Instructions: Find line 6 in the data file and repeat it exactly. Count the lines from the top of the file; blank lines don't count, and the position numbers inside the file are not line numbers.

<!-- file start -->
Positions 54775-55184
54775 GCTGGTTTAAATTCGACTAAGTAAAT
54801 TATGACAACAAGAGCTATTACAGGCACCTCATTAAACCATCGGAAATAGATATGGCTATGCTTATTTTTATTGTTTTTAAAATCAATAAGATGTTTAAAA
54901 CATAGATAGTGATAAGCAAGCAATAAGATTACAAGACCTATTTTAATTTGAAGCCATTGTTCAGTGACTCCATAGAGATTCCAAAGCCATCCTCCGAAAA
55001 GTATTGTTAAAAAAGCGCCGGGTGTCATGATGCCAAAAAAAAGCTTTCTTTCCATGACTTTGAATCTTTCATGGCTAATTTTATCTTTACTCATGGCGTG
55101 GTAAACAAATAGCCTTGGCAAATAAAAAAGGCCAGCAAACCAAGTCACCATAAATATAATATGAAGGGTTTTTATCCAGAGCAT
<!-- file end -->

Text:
55101 GTAAACAAATAGCCTTGGCAAATAAAAAAGGCCAGCAAACCAAGTCACCATAAATATAATATGAAGGGTTTTTATCCAGAGCAT